There are several characters among which to choose. The drunk Olwen, the divorcee living in one of the top flats, wanders on unsteady feet back and forth to Mr. Ali’s shop whenever her supply of gin or vodka—she hardly cares which—runs out, in hopes of being allowed, finally, to drink herself to death.

The caretaker’s wife has an eagle eye and she loves gossip, with the result that none of Olwen’s bottles are lost on her. But she might look closer to home: her pasty and overweight husband spends his time gazing at child pornography when he isn’t leering at schoolchildren from a nearby graveyard.

There are also three young university girls—Naar, Sophie, and Molly—who are doing anything but their schoolwork, at least as far as we can tell. They have trouble understanding anything about their seniors around the building, but that doesn’t stop them getting deeply involved in their affairs.

Across the street, the middle-aged widower Duncan watches all this activity avidly, but he never really understands what he sees. Still he can take pleasure in the warmth of his house—all three floors of it—which his powerful central heating and superb insulation have made toasty all through the winter.

Next to Duncan there is a mysterious house of strangers. No one knows the family of Asians who lives there, and no one, Duncan especially, understands their relation to one another or what they are doing there. Duncan posits a complicated set of relations, but he singles out the gorgeous younger girl as Tigerlily. He thinks it suits her eastern inscrutability.

Stuart Font, the dashing young buck who lives in Flat #1, is also taken with the young Asian. He is having an affair with the seductive Claudia, a married woman, who seems to take the lead on their meetings and insists on his attachment to her. As that affair becomes more complicated, Stuart would like to extricate himself. He is slightly put off by Claudia, and he has lost interest in her once he encountered Tigerlily in a local shop. And besides, Claudia’s thuggish lawyer husband has gotten wind of her affair with Stuart, and he wants to teach them both a lesson.

Phew! There are even more characters then this, and Rendell interweaves their lives in astonishing ways. In a sense, it hardly matters who is killed because the social commentary is so rich and wonderful.

But of course it does matter, and this side of things is handled as impeccably as you might expect from someone of Ruth Rendell’s stunning record.

Ruth Rendell

Tigerlily's Orchids is available at Powell's, Vroman's and Amazon.

Monday, August 1, 2011

Richard Liebmann-Smith mixes Jameses to make a great story.

A friend recommended this novel or I might not otherwise have picked it up. The premise is so bizarre that it needs an encouraging word to be taken seriously.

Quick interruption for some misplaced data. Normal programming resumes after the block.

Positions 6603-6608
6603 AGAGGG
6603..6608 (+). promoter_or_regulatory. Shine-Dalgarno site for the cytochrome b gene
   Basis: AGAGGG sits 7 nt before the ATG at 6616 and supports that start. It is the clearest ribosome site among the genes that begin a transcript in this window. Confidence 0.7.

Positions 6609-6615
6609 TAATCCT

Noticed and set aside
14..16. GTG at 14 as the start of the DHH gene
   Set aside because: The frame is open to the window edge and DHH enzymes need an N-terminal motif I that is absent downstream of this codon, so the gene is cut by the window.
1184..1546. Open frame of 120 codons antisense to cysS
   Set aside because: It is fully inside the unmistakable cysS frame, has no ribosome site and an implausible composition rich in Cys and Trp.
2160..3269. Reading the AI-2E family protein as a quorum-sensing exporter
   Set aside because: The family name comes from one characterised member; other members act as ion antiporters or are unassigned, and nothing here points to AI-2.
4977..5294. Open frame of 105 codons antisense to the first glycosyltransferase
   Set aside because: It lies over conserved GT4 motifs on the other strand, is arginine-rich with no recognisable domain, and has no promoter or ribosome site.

The James Boys

In The James Boys (261 pages, Random House, $25) Richard Liebmann-Smith reimagines William and Henry James’s younger brothers Wilky and Rob, both of whom fought in the Civil War, as Jesse and Frank James, the notorious outlaws. This gives Liebmann-Smith one family in which to run the gamut of nineteenth-century American masculinity, from the hyper-intellectual philosopher William and refined novelist Henry to the handsome, sexually aggressive and contemptuous Jesse James, and, according to Liebmann-Smith at least, his better read and more introverted brother Frank.

Given this premise, the novel proceeds from incident to incident with aplomb. Early in the action, the younger James brothers hold-up a train in which Henry is returning from an ill-conceived attempt to do a little journalism for American friends. On this trip, he meets the precocious Elena Hite, the daughter of a Harvard businessman, who has taken to the road to espouse the woman’s cause.

Just as Elena has started to embarrass the fastidious Henry with her directness of speech, Jesses James comes in to demand their money, but the recognition scene between the “bothers” leads the outlaws to drag the novelist and his companion off the train and onto their hideout.

While Henry and Elena pose as husband and wife, for the sake of the couple who run this retreat, Elena in fact becomes involved with Jesse, and Henry is scandalized when he sees them fooling around together behind the barn. Henry’s ailments, which threaten to get the best of him even in good times, flare up to the point that he is barely sociable.

While Henry struggles in the wild west, William is busy trying to set up the first psychology laboratory at Harvard. He has friends in high places, and he is sanguine of success; but at the same time he is trying to decide whether he should marry the woman he has been seeing. As he talks himself in and out of marriage, Henry and Elena appear in Cambridge after a botched bank robbery, and she finds him attractive as well.

In the course of telling this story, Liebmann-Smith weaves fact and fiction so seamlessly that a reader has no recourse but to give into it entirely. What he surely hopes—that the two sides of this narrative will illuminate each other in imaginative ways—is surely what happens here. But still some readers will want to go and read more about the outlaws; and others will want to reacquaint himself or herself with the details of the intellectual Jameses once again. Both results speak to the effectiveness of the novel, for only a deeply engaging novel could get readers to think about what “really happened” in this way.

I recommend this novel for anyone interested in nineteenth-century American culture. Once you open it, it is hard to put it down.

The James Boys is available at Powell's, Vroman's and Amazon.